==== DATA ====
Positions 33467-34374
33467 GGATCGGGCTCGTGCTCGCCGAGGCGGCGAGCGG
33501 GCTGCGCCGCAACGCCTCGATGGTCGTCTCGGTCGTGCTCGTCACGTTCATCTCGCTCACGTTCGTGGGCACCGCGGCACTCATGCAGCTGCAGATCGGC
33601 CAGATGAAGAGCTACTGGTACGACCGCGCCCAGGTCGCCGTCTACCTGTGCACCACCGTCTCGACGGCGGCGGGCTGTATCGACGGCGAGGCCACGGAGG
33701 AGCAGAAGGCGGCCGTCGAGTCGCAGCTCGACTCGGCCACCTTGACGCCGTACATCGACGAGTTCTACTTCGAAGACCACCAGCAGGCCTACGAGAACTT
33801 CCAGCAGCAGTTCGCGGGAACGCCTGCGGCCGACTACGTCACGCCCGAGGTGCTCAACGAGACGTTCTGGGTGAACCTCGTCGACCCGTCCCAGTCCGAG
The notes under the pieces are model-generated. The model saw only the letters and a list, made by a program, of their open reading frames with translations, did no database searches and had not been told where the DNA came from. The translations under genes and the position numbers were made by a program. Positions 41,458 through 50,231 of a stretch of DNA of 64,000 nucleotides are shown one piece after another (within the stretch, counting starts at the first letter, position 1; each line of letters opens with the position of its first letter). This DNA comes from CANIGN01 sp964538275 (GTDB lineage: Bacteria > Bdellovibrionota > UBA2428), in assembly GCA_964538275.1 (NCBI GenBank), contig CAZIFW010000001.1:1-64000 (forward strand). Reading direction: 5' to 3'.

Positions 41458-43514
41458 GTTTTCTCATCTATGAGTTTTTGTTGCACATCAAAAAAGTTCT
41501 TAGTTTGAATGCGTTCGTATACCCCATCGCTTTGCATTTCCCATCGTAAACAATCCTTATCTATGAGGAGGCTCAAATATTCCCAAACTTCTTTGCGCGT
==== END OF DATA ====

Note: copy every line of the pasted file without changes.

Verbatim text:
Positions 33467-34374
33467 GGATCGGGCTCGTGCTCGCCGAGGCGGCGAGCGG
33501 GCTGCGCCGCAACGCCTCGATGGTCGTCTCGGTCGTGCTCGTCACGTTCATCTCGCTCACGTTCGTGGGCACCGCGGCACTCATGCAGCTGCAGATCGGC
33601 CAGATGAAGAGCTACTGGTACGACCGCGCCCAGGTCGCCGTCTACCTGTGCACCACCGTCTCGACGGCGGCGGGCTGTATCGACGGCGAGGCCACGGAGG
33701 AGCAGAAGGCGGCCGTCGAGTCGCAGCTCGACTCGGCCACCTTGACGCCGTACATCGACGAGTTCTACTTCGAAGACCACCAGCAGGCCTACGAGAACTT
33801 CCAGCAGCAGTTCGCGGGAACGCCTGCGGCCGACTACGTCACGCCCGAGGTGCTCAACGAGACGTTCTGGGTGAACCTCGTCGACCCGTCCCAGTCCGAG
The notes under the pieces are model-generated. The model saw only the letters and a list, made by a program, of their open reading frames with translations, did no database searches and had not been told where the DNA came from. The translations under genes and the position numbers were made by a program. Positions 41,458 through 50,231 of a stretch of DNA of 64,000 nucleotides are shown one piece after another (within the stretch, counting starts at the first letter, position 1; each line of letters opens with the position of its first letter). This DNA comes from CANIGN01 sp964538275 (GTDB lineage: Bacteria > Bdellovibrionota > UBA2428), in assembly GCA_964538275.1 (NCBI GenBank), contig CAZIFW010000001.1:1-64000 (forward strand). Reading direction: 5' to 3'.

Positions 41458-43514
41458 GTTTTCTCATCTATGAGTTTTTGTTGCACATCAAAAAAGTTCT
41501 TAGTTTGAATGCGTTCGTATACCCCATCGCTTTGCATTTCCCATCGTAAACAATCCTTATCTATGAGGAGGCTCAAATATTCCCAAACTTCTTTGCGCGT